Latakia is essentially Oriental leaf that's been fire-cured using exotic hardwoods and essences in Cyprus and other areas. The different woods and saps from trees and such give Latakia an incense-like aroma, but it also offers a subtle tanginess and has a neat, cool-burning quality. Because it's been cooked for so long, it tends to burn at a lower temperature and contain less nicotine. It's the quintessential condimental leaf used in English blends, providing that signature smoky, campfire-like room and tin note.

Dark-fired Kentucky

Another fire-cured leaf, dark-fired Kentucky is just Burley leaf that's been cured over burning American hardwoods, like oak or mesquite. Much like in Latakia, those burning hardwoods impart a unique flavor and aroma to Burley leaf, along the lines of BBQ with a rich, smoky earthiness. It's also one of the strongest condimental leaves in terms of nicotine and flavor. A little dark-fired Kentucky can go a long way in accentuating or adding smokiness to a blend, but if you use too much it can quickly overpower the flavors around it. So use sparingly.

Chopped Cigar Leaf

Pretty basic, cigar leaf is just that — leaf that would normally be used as the filler in cigar production. Cut properly, it can be used in cooperation with sweeter Virginias or smoky dark-fired and Burleys to give a little extra body and strength to a blend. If you're a cigar smoker, try adding a little loose cigar leaf to your own mixtures to give it a bit more "oomph".


Perique is a wild card tobacco. While the leaf itself is indeed grown in a specific area of Louisiana, what makes Perique so unique is really its curing process. Layers upon layers of tobacco are packed into oak barrels and pressed, adding more leaf and pressing it all again until the barrel is full and 100% under pressure. The leaf itself isn't cured before this process either. Instead, it sits in its own juices, which have been squished out of it during the pressing. It's stored this way for a year, at the end of which the leaf turns a deep, dark, almost black color, with a similarly deep, fermented fig and stewed fruit aroma and character. A little bit of Perique can bring out the sweetness in other leaves and offer a zingy spice. A lot of it, however, can take a blend in the opposite direction, offering a deep, earthy, almost mushroom-like character. For more information on this spicy condiment, check out Adam's interview with the King of Perique himself: Mark Ryan.

Want to learn more about condimental components? Check out the second half of Jeremy Reeves' blending components video. Again, he covers all the above and even gives you some tips on how to use these condimental components in your personal blends.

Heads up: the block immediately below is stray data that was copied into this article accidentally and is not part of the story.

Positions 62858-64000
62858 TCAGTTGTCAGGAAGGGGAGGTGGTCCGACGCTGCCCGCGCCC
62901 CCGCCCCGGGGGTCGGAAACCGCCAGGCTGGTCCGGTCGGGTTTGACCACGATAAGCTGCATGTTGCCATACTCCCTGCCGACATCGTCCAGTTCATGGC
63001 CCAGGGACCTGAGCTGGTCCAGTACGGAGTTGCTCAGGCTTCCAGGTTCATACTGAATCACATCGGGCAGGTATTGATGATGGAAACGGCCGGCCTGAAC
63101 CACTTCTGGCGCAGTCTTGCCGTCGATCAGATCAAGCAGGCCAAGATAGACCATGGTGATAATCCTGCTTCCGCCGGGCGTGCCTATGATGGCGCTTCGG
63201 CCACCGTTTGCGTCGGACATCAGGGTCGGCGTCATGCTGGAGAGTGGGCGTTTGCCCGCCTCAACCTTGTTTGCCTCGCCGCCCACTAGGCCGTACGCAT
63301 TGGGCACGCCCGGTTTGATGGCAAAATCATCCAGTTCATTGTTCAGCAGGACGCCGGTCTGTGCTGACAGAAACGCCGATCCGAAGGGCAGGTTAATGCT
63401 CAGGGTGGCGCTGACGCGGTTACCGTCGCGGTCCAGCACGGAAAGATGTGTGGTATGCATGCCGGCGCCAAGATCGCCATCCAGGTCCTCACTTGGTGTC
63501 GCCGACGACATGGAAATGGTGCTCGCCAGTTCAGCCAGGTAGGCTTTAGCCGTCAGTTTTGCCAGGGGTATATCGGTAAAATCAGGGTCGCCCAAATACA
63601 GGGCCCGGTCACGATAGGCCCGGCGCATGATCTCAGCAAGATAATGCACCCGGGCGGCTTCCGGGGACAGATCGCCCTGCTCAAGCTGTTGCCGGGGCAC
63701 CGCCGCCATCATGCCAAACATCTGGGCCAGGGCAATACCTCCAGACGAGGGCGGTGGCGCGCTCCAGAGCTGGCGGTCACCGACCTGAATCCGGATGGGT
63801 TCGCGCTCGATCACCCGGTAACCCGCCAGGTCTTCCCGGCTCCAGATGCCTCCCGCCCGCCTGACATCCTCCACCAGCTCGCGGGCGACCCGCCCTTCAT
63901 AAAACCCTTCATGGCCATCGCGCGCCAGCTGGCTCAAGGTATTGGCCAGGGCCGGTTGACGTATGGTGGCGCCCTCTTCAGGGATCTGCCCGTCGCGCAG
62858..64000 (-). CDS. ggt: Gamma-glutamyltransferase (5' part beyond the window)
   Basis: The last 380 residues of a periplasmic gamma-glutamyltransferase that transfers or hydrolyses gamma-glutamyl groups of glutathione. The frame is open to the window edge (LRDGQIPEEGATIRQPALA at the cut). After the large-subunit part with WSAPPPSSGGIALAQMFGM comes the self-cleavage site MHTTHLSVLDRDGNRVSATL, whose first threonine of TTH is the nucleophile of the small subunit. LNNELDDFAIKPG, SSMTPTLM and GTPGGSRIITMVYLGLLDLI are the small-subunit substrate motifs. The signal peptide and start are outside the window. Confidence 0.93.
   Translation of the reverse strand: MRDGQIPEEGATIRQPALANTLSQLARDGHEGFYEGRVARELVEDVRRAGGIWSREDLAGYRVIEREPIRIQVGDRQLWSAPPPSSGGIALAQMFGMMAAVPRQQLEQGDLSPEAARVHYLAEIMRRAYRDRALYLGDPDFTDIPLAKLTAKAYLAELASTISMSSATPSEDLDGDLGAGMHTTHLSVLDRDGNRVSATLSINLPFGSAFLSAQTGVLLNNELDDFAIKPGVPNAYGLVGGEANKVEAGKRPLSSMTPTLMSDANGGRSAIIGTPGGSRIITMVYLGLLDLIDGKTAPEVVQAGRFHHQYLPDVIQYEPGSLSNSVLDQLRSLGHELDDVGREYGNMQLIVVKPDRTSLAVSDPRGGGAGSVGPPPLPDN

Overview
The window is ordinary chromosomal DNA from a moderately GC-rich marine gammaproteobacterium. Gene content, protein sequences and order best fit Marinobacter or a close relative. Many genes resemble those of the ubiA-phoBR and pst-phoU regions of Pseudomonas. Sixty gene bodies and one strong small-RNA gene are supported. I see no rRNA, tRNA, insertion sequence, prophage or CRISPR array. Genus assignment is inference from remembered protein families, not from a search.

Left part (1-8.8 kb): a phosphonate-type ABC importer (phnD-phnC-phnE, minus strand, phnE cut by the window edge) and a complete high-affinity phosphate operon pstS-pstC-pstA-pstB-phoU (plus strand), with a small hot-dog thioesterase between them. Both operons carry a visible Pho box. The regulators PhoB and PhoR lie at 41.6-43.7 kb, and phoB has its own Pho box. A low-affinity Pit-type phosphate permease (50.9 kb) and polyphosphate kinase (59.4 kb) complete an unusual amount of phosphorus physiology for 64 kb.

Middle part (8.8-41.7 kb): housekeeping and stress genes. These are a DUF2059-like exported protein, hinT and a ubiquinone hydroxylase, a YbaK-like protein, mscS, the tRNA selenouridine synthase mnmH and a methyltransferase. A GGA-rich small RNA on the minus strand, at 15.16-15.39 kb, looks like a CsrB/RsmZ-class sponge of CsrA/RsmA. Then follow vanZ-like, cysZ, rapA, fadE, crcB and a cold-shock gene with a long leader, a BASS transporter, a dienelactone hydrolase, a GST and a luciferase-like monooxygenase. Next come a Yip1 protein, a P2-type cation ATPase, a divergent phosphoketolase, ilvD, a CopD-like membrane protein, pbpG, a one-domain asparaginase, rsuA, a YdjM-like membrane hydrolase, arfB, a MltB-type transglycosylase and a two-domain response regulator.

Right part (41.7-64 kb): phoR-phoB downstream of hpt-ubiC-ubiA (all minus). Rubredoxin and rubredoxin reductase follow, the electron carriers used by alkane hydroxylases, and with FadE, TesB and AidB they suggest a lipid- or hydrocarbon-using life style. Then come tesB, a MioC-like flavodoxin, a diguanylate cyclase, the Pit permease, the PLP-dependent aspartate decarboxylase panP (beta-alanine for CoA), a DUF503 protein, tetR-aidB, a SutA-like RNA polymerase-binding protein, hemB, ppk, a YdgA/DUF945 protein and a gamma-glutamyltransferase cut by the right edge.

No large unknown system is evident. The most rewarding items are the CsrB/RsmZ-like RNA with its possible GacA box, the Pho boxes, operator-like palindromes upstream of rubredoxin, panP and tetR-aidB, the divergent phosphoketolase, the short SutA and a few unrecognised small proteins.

So there you have it: a quick breakdown of all the main components used in most of your pipe tobacco blends. Now that you've got a handle on some definitions and how many of these leaves are used in blending, it's time to go back to your cellar and try to pick them out in your own mixtures. Pop a tin of an English blend and see how the Latakia plays in with the sweeter Virginias or spicy Orientals. Sprinkle in some chopped cigar leaf in your Virginia-Perique ribbon.

If you're interested in blending your own pipe tobacco, be sure to check out Cornell & Diehl's Small Batch Blending Kit. Essentially a starter pack for any would-be blender, it features all the base and condimental tobaccos listed above, as well as a number of flavorings and tools you'll need to create your own signature blends. If you've already got your own blending set-up, don't forget to check out all of our tinned and bulk blending components on the site.


    • Tom Hawkins on December 23, 2016
    • Good synopsis of major components of pipe tobacco blends, useful to originate blends at home or bolster blends that may have lost their charm. An enjoyable read, and something I'll print out for a brief refresher.

    • Bryan Webber on December 25, 2016
    • Very cool article. I really enjoyed reading what the different leafs bring to the flavor profile and the interaction with each other.

    • Alain Langlois on December 26, 2016
    • Pretty good article. Thanks...

    • Kurt Engelhardt on December 27, 2016
    • Very enlightening article.

    • Michael Sheppler on December 27, 2016
    • Very informative.

    • Bill Ilkovski on June 10, 2017
    • Great work! I finally understand. I read many articles on the net trying to find this out, but none have explained it so well as here.

    • Adam O'Neill on June 10, 2017
    • @Bill Ilkovski So glad we could help, Bill: D